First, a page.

The WPS passcode used to secure wireless networks can be exposed through “brute-force” hacking and an attack tool is already available
A security researcher has demonstrated a flaw in the WiFi Protected standard that would expose Wireless networks to brute-force attacks, prompting the United States Computer Emergency Response Team (US-CERT) to issue a vulnerability warning.
“The Wi-Fi Protected Setup (WPS) PIN is susceptible to a brute force attack,” a US-CERT warning said. Widely used to secure wireless networks, WPS requires each router to have a unique eight-digit PIN (personal identification number). When WPS is enabled, the router allows devices to connect to the network provided they present the correct PIN.
Divide and conquer
Attackers could try brute-forcing the PIN by trying every possible combination, but the eight-digit PIN means there are 100,000,000 possible combinations. Theoretically, the brute-force attempts would take several years, making it an impractical attack scenario.
Under WPS, devices could present four digits and the router would report back if the submitted combination was the first half of the PIN, Viehböck found. The last digit of the PIN appears to be just a checksum, which means the attacker only has to guess the remaining three digits in order to figure out the entire PIN.
Instead of having to try 100,000,000 combinations, Viehböck found that the attackers have to try only 11,000 different combinations to find the right PIN.
“A design flaw that exists in the WPS specification for the PIN authentication significantly reduces the time required to brute force the entire PIN because it allows an attacker to know when the first half of the 8 digit PIN is correct,” the warning said.
Viehböck found it would take an average of two seconds to test each combination against a router, which means the time required for the brute-force attack has been dramatically slashed from several years to a few hours.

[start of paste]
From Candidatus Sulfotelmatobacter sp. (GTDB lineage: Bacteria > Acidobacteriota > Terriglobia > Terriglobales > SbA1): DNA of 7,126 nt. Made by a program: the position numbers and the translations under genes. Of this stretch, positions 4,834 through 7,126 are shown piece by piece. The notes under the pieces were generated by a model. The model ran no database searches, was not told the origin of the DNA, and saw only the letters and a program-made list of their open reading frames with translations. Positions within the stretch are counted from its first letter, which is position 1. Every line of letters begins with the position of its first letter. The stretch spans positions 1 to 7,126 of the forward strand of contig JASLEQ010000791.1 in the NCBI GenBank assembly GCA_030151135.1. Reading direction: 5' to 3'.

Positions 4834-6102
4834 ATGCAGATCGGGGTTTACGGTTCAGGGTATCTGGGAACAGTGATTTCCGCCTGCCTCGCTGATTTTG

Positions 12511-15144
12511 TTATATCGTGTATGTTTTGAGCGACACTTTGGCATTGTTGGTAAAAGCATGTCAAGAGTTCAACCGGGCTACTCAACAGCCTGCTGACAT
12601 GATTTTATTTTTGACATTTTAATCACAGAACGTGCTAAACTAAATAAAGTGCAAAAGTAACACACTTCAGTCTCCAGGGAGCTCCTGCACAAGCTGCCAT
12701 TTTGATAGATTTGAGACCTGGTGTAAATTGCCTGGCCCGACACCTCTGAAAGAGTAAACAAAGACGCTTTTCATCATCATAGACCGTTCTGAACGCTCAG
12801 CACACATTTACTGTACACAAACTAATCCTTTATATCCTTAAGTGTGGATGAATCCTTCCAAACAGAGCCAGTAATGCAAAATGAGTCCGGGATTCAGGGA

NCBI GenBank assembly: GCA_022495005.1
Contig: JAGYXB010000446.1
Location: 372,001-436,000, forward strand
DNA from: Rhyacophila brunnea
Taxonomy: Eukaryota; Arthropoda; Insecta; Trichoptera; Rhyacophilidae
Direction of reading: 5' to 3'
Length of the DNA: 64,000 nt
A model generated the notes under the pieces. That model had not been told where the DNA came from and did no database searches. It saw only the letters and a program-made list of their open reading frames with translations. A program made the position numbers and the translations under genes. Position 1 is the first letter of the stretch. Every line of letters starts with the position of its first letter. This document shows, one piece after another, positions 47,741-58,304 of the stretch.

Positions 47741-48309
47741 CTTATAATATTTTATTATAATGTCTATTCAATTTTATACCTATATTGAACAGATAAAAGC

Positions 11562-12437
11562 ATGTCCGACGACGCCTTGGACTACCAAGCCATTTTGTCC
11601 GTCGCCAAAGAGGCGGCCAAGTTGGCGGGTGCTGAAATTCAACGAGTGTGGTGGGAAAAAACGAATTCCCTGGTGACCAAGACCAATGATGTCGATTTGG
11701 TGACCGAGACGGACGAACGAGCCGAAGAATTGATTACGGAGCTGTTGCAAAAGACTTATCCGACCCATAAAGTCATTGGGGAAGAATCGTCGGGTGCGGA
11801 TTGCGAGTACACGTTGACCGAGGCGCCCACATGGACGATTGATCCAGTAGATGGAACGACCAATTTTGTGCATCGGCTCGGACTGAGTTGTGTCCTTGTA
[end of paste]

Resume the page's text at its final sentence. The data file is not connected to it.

Considering that recent router models tend to have WPS enabled by default, this issue “affects millions of devices worldwide”, Viehböck wrote.
An attacker within range of a wireless access point may be able to brute-force the WPS PIN and retrieve the wireless network password in order to change the access point’s configuration settings or cause a denial of service, according to the US-CERT warning. Once in, the attacker can intercept email and steal credit card numbers or passwords.
No “repeat fail” blockers
Most of the routers Viehböck tested, which included products from Belkin, Buffalo, D-Link, Linksys, Netgear, Technicolor, TP-Link and ZyXEL, did not have any built-in mechanism to handle repeated incorrect PINs. One router from Netgear slowed down its responses when presented with several incorrect PINs in a row, but that just meant it would take the attacker an extra day or so to succeed.
“The lack of a proper lock out policy after a certain number of failed attempts to guess the PIN on some wireless routers makes this brute force attack that much more feasible,” the warning said.
WPS, introduced in 2007 by the WiFi Alliance, was intended to make it easier to setup secure wireless networks in home and small office environments.
US-CERT said it was “currently unaware of a practical solution to this problem”. Instead, the advisory recommended disabling WPS and instead using WPA2 encryption with a strong password to secure the network. Wireless networks can also be set up to use MAC Address filtering to verify and allow only recognised devices onto the network.
While Viehböck said he was working on a brute force tool which he may release at some point, researchers at Maryland-based Tactical Network Solutions have already released one such tool. Available on Google Code, TNS said it will sell a more advanced commercial version of Reaver.
“This is a capability that we at TNS have been testing, perfecting and using for nearly a year,” TNS said in a blog post. Reaver is capable of breaking WPS pins and recovering the plain text WPA/WPA2 pass phrase of the target access point in four to ten hours, according to the router’s response time, TNS claimed.